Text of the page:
Pan Frying Grilling Fish

While probably the most disaster prone method of cooking fish, grilling holds a fatal attraction for men. Men like to play with fires, and have to justify that expensive equipment somehow. Here's some hints on how to hold it together.


Fossil
Fish Page


Starting
Starting coals
Side-1
Fusilier Side-1
Side-2
Fusilier Side-2
Served
Fusilier Served





Tools
Grill Tools
Baskets
Baskets
Skewers
Skewers
Chimney
Chimney Starter

Procedure

  1. If you're using a marinade, get your fish soaking in it in the fridge. You want about 1/2 hour soak.
  2. If using charcoal, get your fire going - you want it stable and medium hot. Use a chimney starter and pour when the coals are red all the way to the top.
  3. Make sure the grate is clean and oil it well but not dripping. Put it over the fire in enough time for it to become as hot as it's going to get - 15 minutes or so. Fish will stick to a cool grate.
  4. Make sure your fish is ready and dry. If it's been marinading clean off all marinade it hasn't absorbed and dry.
  5. If you're going to use that extra marinade get it into a saucepan and bring it to a high simmer for about 5 minutes.
  6. Brush both sides of the fish well with olive oil.
  7. Give your grate a last brushing with oil using a long handled brush.
  8. Set the fish on the grate. Don't try for a cross grill pattern with a whole fish, you'll probably just break it up.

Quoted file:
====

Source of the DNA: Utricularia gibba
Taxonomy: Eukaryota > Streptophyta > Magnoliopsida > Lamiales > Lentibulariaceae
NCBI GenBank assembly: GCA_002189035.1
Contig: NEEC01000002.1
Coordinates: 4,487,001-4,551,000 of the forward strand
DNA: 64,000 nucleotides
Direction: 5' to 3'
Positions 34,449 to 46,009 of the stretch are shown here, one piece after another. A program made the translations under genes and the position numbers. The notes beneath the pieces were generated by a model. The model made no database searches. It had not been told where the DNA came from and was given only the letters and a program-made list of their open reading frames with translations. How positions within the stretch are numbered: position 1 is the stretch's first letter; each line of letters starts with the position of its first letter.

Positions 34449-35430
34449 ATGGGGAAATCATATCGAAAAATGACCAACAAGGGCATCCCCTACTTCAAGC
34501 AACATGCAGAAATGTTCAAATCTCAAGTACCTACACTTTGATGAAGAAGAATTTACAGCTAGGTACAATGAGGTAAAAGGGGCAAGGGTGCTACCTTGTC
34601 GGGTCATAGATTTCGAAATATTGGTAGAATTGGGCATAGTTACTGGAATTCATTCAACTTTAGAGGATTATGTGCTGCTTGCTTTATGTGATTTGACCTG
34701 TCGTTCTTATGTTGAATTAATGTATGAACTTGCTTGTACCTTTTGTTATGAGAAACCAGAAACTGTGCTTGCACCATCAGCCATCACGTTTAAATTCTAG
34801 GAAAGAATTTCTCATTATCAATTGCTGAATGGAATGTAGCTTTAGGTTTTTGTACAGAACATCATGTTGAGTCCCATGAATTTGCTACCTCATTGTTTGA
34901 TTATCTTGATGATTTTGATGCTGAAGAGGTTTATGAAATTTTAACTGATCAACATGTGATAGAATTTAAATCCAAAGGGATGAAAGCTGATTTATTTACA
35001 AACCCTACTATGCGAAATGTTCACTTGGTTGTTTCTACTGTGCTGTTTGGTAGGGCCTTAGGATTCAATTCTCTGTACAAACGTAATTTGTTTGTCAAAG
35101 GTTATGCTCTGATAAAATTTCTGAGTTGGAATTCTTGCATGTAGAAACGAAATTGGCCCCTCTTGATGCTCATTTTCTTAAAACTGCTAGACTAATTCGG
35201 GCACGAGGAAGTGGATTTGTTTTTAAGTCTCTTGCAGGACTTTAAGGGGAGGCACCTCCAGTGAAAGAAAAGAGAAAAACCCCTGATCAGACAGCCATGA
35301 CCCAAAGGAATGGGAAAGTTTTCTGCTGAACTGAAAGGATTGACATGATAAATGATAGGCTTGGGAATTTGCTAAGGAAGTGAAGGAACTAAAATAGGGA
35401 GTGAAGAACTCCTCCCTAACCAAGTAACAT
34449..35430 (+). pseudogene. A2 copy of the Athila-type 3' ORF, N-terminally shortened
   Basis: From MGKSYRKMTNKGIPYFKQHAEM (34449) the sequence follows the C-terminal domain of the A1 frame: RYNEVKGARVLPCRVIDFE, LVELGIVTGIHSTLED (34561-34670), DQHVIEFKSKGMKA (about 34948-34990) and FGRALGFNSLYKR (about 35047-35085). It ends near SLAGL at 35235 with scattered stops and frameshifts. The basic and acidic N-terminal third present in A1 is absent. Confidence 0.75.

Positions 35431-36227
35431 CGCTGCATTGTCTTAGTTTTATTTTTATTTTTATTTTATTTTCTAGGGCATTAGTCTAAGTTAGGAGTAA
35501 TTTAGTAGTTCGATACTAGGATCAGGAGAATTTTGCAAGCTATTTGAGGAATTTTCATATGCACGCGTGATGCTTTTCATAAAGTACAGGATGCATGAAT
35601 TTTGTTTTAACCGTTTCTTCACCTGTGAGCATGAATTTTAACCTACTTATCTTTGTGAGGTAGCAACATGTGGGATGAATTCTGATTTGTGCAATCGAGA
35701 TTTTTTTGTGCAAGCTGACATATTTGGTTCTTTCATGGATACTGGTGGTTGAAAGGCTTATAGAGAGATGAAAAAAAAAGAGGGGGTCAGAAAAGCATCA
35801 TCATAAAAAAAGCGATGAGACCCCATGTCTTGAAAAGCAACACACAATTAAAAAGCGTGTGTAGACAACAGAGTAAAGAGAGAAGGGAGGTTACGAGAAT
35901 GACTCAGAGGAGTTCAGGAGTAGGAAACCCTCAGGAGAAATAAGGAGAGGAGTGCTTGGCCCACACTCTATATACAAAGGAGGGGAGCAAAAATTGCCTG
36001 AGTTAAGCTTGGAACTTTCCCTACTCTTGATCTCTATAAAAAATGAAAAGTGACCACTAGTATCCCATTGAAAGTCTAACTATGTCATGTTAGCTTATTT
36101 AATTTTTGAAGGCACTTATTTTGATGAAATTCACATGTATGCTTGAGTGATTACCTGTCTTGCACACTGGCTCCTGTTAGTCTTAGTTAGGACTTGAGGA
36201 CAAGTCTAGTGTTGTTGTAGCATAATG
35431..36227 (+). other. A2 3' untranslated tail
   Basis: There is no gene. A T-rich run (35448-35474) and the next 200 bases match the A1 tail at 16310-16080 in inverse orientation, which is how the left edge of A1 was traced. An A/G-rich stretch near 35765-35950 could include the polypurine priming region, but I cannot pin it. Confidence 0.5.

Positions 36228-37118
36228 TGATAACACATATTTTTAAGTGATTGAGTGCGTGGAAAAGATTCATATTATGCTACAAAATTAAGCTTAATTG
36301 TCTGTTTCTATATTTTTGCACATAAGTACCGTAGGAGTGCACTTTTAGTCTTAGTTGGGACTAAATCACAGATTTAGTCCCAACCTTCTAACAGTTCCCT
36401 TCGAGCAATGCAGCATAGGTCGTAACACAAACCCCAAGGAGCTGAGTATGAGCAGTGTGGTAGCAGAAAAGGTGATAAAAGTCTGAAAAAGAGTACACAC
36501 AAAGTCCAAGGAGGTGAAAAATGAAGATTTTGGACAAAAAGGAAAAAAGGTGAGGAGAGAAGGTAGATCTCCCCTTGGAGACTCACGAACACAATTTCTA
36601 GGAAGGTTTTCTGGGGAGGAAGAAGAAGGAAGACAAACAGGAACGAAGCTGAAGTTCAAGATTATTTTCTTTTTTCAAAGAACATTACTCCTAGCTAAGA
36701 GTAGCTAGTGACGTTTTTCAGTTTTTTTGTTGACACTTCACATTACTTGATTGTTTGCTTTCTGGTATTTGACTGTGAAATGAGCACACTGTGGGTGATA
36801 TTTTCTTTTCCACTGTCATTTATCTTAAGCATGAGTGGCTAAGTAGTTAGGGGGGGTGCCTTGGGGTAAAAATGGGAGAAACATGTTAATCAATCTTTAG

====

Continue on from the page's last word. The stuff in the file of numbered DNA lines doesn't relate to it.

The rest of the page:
9. At about 1/2 done time flip the fish over and finish cooking. Do not turn the fish again or you risk breaking it up.
  10. Serve with the good side up (that may not be the side you intended to be the good side).

Grilling Time Table

Caution!   These times are tight. It takes 45 standard Kingsford briquettes at their peak hotness to meet these times on my tiny Indonesian pot grill. Larger machines will take more. Err a little on the long side until you know your grill with precision. A fish with a couple extra minutes will still be fine but an undercooked fish is not at all fine.

Fire Medium Hot for All Selections
Fish FormSizeGrilling TimeDone When
Whole Fish1/2# to 1-1/2#6 to 9 minutes per 8 ouncesFlakes
Fillets, Steaks,
Cubes
1/2" to 1" thick4 to 6 minutes per
1/2" thickness
Flakes
Shrimp
(on skewer)
Medium (20 / pound)
Large (12 to 15 / pound)
5 to 8 minutes
7 to 9 minutes
Opaque
Scallops
(on skewer)
12 to 15 / pound)5 to 8 minutesOpaque
Lobster Tails6 ounces
8 ounces
6 to 10 minutes
12 to 15 minutes
Opaque

Hints

  • Know Your Fish:   Hints for many kinds of fish are linked from our Varieties of Fish page on the "Details and Cooking" pages for individual kinds of fish. Some kinds of fish and fillets stay firm and manageable while others stick and break up.
  • For grilling steaks and fillets you want a fairly oily fish with solid flesh. Choose fish with enough flavor to stand up to the fire and smoke. Tuna, Swordfish, Salmon, Halibut, Mackerel and Shark steaks work well directly on the grill.
  • For whole fish oiliness is not so important, but holding together well and not being too thick are.
  • Fillets and steaks should be at least 1/2 inch thick or they will dry out and be like boards. They should be no more than 1 inch thick or they will char before being done through. Tender fillets such as flounder (sole), snapper, perch and catfish would benefit from using a grilling basket (see "Tools" below).